Verene Shepherd | Morant Bay Rioters Still in the General Penitentiary: Echoes of 1865
In this week’s Reparation Conversations, a collaborative initiative between The Gleaner and The UWI’s Centre for Reparation Research, we bring you a short article from So cial H istorian and the Di rector of the UWI’s Centre for Reparation Research (CRR), Professor Verene Shepherd, on the Morant Bay Wars of 1865 in Jamaica.
October 11, 2021, marked the 156th anniversary of that October 1865 war led by Paul Bogle, when he and hundreds of other freedom fighters confronted the State in search of those rights and freedoms they assumed would have accompanied Emancipation in 1838, but which remained elusive decades after.
The attention during this commemorative period will, understandably, be focused on the over 400 African people brutally murdered for their role in that war, among them Paul Bogle and George William Gordon, the Assemblyman hanged on October 23, 1865, because of suspicion that he was Bogle’s supporter.
In addition to those murdered, however, there were those who received long prison terms and who languished in jail long after 1865.
In the correspondence of Sir Anthony Musgrave, Governor of Jamaica, 1877-1883, is a request to the Colonial Office (upon the recommendation of Puisne Judge, Justice Alan Ker), for the reduction/reversal of the sentences of 11 persons still serving time in 1880 for their part in the Morant Bay War.
In his November 16, 1880 letter to Musgrave, through the Colonial Secretary, Mr Justice Ker stated: “I have for some time past been of the opinion that the interests of administration of justice do not require their further detention, and that the prerogative of mercy might even with beneficial effect be exercised towards them. I believe their prison conduct has been good.”
To help him decide, Musgrave asked Ker to review former governor Sir John Peter Grant‘s remarks on each prisoner.
The table attached, extracted from an archival document titled Morant Bay Rioters Still in the General Penitentiary, contains a profile of the prisoners in 1865, 1878 and 1880 (at the time of the clemency request).
Despite Grant’s explanations, Ker’s opinion “…that the clemency of the Crown might be beneficially extended to these prisoners” remained unaltered. He also highlighted the distressing economic and social conditions and the injustices in St Thomas which had pushed the people to protest, pointing out that “redress was not to be had for the most outrageous wrongs: wages were withheld for months, or never paid at all by some of the managers and overseers of estates; and therefore the most influential persons in the parish were among the most brutal specimens of humanity that have come under my notice”.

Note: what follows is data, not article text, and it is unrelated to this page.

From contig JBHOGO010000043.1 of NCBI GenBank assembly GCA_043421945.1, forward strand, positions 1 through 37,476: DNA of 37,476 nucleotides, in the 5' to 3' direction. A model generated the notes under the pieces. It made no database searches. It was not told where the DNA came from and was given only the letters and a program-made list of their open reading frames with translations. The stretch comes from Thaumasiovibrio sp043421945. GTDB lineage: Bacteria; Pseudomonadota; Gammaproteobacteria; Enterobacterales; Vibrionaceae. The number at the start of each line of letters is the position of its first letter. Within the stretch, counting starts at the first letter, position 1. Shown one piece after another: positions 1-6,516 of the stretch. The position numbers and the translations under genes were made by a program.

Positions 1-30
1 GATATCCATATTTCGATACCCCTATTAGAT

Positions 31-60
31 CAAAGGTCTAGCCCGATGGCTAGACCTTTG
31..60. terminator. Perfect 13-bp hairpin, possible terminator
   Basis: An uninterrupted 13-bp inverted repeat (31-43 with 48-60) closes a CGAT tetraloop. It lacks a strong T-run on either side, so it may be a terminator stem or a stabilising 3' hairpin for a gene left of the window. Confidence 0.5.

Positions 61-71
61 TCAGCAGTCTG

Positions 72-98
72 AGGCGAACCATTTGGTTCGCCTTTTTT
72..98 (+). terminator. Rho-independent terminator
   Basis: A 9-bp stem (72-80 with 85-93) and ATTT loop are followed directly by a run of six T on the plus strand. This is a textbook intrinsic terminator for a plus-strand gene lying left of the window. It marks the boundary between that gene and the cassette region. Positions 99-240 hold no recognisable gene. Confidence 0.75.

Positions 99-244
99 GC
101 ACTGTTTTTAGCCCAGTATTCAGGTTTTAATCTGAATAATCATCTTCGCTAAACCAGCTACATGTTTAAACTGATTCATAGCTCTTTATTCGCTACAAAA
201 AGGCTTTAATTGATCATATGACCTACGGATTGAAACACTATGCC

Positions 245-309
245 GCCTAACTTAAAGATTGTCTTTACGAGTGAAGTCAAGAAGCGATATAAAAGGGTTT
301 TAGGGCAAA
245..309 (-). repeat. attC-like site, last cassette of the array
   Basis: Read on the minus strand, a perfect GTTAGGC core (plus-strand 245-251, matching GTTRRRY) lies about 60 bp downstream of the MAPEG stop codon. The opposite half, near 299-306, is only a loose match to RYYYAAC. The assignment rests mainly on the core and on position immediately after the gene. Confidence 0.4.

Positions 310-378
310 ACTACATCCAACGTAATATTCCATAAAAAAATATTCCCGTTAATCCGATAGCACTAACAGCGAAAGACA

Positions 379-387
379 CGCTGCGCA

He lamented that the very clergy which should have “succoured the weak” had sided with the oppression, so “that in such circumstances an ignorant and uninstructed population should raise a disturbance and that murder should be committed in the process, who can wonder? It was simply a proclamation to the world that their sufferings were past endurance …” .
Further, Ker argued, the 1880 socio-political climate in Jamaica had changed significantly since the abolition of the Old Representative System of government, rendering the environment unsuitable for another Morant Bay; so the prisoners posed no danger to social stability and could be sent back to their parish.
ACT OF CLEMENCY
On December 6, 1880, Governor Musgrave duly wrote to the Secretary of State supporting Ker’s plea and specifying the details of the request: those who were sentenced to life should have their sentences reduced to 20 years, and those who has received a 20-year sentence should be freed. This act of clemency he proposed to take place on the next Queen’s birthday.
The request was denied by the Colonial Office and the decision conveyed to Governor Musgrave in January 1881. The only hope held out by Kimberley was that as “the practice in this country is that life sentences shall be brought up for consideration after 20 years”, reapplication for release could be made in five years.
More research is needed to ascertain the prisoners’ eventual fate; however, Justice Ker’s views make the inclusion of these documents and correspondence an essential part of the justification for reparatory justice for all the victims of the Morant Bay War.